Testing all levels of connections between IT product components, including units, their integration and system testing, QA experts check the proper management of efficiency. Notably, the general requirements include numerous cases corresponding to casual user scenarios. Checking numerous configuration combinations makes testing more complete.

2. Performance testing

While on-premises applications are based on the user's environment, the customer experience in SaaS-based products may be influenced by others. Thus, performance checks are necessary - to run stress and load tests, QA engineers identify the above limitations of software capability and evaluate its behavior under the expected number of concomitant users.

3. Interoperability testing

SaaS based products perform flawlessly against various browsers and platforms as a prerequisite. Before conducting the interoperability test, the QA team estimates the most preferred browsers and platforms and isolates the browsers used by a few clients to exclude them. With every browser or platform tested, QA specialists cover the full scope of test configuration and provide seamless software operation for a wide range of users.

4. Usability testing

Intending to reduce churn rates and build long-term relationships with end users, companies primarily strive to enhance the customer experience with convenient app usage. By providing simple information architecture, simple workflow and interaction as well as visual readability and adequate feedback on commonly used functions, the individual can satisfy customers through a user-friendly application.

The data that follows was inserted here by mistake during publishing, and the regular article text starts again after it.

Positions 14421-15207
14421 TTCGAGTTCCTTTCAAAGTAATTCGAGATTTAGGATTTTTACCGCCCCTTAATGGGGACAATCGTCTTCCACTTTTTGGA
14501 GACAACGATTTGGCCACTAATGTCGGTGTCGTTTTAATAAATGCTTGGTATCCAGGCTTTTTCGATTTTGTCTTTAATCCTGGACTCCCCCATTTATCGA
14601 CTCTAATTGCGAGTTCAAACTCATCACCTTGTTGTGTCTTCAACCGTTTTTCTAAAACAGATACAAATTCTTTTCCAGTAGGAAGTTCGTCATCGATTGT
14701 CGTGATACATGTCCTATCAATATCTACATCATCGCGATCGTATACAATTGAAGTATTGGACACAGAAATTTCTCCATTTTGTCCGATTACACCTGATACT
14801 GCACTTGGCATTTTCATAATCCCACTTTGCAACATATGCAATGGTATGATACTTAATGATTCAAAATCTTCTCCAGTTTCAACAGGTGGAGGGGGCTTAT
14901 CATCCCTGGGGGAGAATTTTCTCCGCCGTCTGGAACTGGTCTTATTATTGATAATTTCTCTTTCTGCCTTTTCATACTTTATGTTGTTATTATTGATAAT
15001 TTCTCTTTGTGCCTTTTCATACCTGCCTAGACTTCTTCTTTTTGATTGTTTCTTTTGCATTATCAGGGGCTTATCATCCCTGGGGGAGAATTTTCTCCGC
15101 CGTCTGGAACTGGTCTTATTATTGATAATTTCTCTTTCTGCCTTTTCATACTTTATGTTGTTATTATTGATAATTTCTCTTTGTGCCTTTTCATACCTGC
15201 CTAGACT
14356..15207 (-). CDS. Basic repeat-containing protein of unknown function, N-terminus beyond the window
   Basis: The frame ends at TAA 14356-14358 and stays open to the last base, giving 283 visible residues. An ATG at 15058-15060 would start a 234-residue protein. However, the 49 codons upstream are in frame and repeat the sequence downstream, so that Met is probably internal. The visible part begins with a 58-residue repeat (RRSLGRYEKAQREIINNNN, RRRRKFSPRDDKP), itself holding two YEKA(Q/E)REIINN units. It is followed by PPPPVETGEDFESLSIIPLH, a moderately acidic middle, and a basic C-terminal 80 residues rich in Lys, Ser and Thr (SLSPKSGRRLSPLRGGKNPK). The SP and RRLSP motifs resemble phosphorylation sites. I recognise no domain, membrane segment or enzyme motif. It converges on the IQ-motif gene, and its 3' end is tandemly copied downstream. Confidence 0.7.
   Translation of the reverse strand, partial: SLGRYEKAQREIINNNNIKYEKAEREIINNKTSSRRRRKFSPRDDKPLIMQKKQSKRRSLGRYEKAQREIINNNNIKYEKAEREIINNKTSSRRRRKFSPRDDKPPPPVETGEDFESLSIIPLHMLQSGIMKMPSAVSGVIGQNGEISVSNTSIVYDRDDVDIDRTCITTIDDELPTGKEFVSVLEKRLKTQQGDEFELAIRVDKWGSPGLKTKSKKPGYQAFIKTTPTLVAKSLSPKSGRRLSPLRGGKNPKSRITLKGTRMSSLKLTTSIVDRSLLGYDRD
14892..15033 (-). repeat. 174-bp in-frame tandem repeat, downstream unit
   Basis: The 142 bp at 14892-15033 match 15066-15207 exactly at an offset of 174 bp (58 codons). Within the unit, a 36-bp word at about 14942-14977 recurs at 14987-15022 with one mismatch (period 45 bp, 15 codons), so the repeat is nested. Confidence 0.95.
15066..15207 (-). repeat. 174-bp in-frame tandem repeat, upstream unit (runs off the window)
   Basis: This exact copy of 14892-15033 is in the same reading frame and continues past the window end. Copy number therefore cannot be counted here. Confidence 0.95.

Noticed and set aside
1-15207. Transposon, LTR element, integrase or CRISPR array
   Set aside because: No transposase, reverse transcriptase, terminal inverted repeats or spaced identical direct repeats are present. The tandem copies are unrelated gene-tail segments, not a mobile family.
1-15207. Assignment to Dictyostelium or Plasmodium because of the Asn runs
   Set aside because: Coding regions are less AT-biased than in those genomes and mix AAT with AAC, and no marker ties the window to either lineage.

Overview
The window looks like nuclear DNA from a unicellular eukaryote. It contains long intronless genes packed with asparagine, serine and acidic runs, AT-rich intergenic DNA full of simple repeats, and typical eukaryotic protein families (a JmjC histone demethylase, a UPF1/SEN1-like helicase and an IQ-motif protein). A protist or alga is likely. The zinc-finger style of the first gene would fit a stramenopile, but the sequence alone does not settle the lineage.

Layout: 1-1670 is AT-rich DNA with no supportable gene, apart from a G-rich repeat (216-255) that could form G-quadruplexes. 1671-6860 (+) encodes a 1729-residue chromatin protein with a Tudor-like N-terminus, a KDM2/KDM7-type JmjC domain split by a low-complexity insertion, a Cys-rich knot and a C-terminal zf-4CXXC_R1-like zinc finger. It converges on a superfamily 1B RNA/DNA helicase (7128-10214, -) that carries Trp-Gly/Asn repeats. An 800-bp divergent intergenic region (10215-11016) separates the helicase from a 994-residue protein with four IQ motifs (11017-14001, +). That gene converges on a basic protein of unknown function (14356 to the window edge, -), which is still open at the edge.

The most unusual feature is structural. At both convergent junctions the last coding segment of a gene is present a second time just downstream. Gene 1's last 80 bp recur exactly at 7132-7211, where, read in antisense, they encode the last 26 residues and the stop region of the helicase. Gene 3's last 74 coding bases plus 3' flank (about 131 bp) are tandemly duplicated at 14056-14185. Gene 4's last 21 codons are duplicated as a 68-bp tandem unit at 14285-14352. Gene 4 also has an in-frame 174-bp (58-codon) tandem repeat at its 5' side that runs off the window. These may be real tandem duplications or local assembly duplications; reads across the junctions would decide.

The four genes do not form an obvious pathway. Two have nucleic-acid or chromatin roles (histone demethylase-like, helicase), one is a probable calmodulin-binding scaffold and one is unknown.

5. Security testing

Within sensitive data, SaaS-based solutions need to enable highly secure storage and disposal of information. Accepting casual accounts and roles, these applications require full validation of access control. To identify vulnerabilities and avoid data breaches, QA experts perform penetration testing, exploring potential barriers.

6. Compliance with requirements

Winning the competition also assumes meeting worldwide standards. Depending on the industry, HIPAA checklists for health products, OWASP security recommendations for any-domain web and mobile applications, GDPR to enable secure data storage and worldwide transfers and much more may be required to conduct software testing.

7. API testing

API testing is required between organizations delivering SaaS products, in conjunction with customer platforms and other third-party solutions. With it, instead of using default user inputs and outputs, QA engineers run positive and negative views of calls on APIs and analyze responses to system interactions. Such an approach allows in advance to ensure that the API application and the calling solution work properly. It focuses primarily on the business logic layer of software architecture.